Today is Sunday, October 19th, but I am going to go back and filling the blanks for the last couple of days before I arrived in Rishikesh, where I am sitting now, on the roof of New bhandari Swiss Cottage, completely at peace and with no desire to be doing this at all. I Am only wirting up this post because I have no many more interesting impressions to share with you and if I don’t write them up, later on I will not remember (even though I have a few notes) and it would be a shame. It is really hard to concentrate on the computer right now, but I will do m very best to get this all down.
Thursday, October 16, 2008
When I woke up this morning, after having breakfast, Suman asked if I wanted to go to the market with her and she said it would not be for a very long time, so I agreed. I knew it would be interesting to shopping with an Indian woman, but I never imagined all the things I would see both on this trip and the one the following day as well…the only way to really know a society and a culture, is to see it through the eyes of a local person. A tourist is never more than an observer and nothing is ever what it seems to be as it is shadowed by our own prejudices and cultural awareness. I have been through markets before in India, but never “saw” what I saw today or understood some of the things I was seeing. So, again here, just some further impressions and interesting things I saw.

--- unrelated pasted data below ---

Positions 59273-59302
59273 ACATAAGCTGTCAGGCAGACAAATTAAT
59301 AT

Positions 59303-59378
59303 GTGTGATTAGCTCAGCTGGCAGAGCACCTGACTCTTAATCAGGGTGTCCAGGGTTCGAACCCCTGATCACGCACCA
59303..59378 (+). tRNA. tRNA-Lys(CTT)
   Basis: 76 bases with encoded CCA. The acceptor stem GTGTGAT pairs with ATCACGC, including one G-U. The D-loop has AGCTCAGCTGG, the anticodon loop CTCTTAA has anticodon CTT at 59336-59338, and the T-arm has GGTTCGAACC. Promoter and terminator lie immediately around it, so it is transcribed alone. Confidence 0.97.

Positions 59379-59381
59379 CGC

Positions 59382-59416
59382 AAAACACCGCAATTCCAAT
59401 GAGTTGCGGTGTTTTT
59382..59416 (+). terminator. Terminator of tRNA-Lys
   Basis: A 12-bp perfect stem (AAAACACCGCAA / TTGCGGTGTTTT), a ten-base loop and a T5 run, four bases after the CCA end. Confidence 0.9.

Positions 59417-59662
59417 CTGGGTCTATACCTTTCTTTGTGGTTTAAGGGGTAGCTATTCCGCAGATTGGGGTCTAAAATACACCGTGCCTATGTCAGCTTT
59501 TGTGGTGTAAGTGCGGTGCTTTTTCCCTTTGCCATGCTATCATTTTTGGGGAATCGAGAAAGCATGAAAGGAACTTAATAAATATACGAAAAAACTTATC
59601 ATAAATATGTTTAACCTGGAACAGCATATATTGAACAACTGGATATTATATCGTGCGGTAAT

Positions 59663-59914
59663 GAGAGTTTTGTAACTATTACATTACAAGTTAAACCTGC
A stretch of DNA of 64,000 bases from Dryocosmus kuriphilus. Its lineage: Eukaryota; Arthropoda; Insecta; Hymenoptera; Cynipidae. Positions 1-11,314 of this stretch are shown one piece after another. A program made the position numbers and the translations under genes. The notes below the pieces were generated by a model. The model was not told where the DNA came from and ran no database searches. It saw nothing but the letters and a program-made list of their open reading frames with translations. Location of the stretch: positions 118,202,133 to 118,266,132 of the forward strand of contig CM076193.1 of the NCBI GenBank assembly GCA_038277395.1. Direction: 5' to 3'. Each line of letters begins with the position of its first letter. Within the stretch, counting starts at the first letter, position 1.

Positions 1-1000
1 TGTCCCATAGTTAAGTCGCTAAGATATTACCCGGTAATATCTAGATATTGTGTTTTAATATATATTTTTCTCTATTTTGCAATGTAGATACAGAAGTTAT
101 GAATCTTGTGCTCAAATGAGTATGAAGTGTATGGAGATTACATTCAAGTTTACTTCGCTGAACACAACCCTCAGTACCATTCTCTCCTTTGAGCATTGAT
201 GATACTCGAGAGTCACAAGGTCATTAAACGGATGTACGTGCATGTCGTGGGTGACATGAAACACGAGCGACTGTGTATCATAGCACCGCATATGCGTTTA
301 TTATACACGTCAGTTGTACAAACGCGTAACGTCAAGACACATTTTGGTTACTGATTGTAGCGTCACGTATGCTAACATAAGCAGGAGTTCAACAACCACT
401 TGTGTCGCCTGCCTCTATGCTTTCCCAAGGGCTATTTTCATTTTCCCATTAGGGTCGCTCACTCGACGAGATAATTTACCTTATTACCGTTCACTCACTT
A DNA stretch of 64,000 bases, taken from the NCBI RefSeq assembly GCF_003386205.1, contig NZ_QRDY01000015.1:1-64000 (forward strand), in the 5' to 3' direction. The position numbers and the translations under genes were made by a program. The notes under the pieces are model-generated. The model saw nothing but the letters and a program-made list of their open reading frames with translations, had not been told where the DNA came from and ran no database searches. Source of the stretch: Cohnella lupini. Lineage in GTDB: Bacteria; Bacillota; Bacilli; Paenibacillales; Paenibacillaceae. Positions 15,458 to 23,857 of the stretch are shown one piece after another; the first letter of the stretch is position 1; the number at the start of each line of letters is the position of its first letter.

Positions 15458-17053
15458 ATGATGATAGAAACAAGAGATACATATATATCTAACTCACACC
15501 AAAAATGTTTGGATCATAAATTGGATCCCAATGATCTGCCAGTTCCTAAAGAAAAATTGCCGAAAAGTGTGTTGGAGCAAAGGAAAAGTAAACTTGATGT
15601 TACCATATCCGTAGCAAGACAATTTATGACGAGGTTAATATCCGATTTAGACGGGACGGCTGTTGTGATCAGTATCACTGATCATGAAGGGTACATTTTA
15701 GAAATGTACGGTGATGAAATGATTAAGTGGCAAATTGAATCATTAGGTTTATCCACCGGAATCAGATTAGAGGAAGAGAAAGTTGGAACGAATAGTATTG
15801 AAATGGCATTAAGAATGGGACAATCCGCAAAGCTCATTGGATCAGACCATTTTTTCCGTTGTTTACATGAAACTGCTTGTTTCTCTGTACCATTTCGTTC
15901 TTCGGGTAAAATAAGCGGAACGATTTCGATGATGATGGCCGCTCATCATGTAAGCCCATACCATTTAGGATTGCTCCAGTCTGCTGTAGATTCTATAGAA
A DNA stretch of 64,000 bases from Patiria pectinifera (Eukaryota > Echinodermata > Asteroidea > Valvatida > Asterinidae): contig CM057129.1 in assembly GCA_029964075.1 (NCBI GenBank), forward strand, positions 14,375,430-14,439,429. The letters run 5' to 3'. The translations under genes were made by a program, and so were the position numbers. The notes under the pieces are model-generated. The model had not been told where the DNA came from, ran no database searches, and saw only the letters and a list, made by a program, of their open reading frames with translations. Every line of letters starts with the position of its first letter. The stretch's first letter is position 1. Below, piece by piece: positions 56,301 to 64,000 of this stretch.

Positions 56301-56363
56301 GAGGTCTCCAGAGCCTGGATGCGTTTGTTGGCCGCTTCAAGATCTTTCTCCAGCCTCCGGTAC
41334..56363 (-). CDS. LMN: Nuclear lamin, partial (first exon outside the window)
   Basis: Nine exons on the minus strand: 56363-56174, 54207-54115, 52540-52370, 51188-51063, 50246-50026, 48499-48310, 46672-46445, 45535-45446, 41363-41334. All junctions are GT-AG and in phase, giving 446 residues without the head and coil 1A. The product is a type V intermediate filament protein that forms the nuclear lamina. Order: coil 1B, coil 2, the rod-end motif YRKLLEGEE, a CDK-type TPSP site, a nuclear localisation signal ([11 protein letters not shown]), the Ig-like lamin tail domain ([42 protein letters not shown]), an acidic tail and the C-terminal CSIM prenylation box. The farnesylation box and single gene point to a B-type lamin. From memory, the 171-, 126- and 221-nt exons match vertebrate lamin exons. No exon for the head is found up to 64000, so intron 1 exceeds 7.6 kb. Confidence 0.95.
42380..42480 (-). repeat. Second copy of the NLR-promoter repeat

We took a rickshaw (bicycle) to the local market which is close to suman’s house and where she does most of her daily shopping as well as odds and ends for her boutique business. The first place we stopped was a fabric store, nothing unusual about it, until I realized that Suman had brought with her a bagful of fabric samples and what she was doing, was buying lengths of pure white chiffon type fabric (which I realize now is what ALL Indian women do regularly) so that she could dye them the exact color of the fabric she had made shalwar – kameezes from (they are actually called “suits” here, which is much easier to write and say as well!) to be used as dupattas, the scarf that is compulsory to wear at all times with these suits. It is as much a part of the suit as the sleeves, legs, etc. An Indian woman would be “naked” without one, but I never understood how each outfit ALWAYS has either a dupatta made from Read the rest of this entry »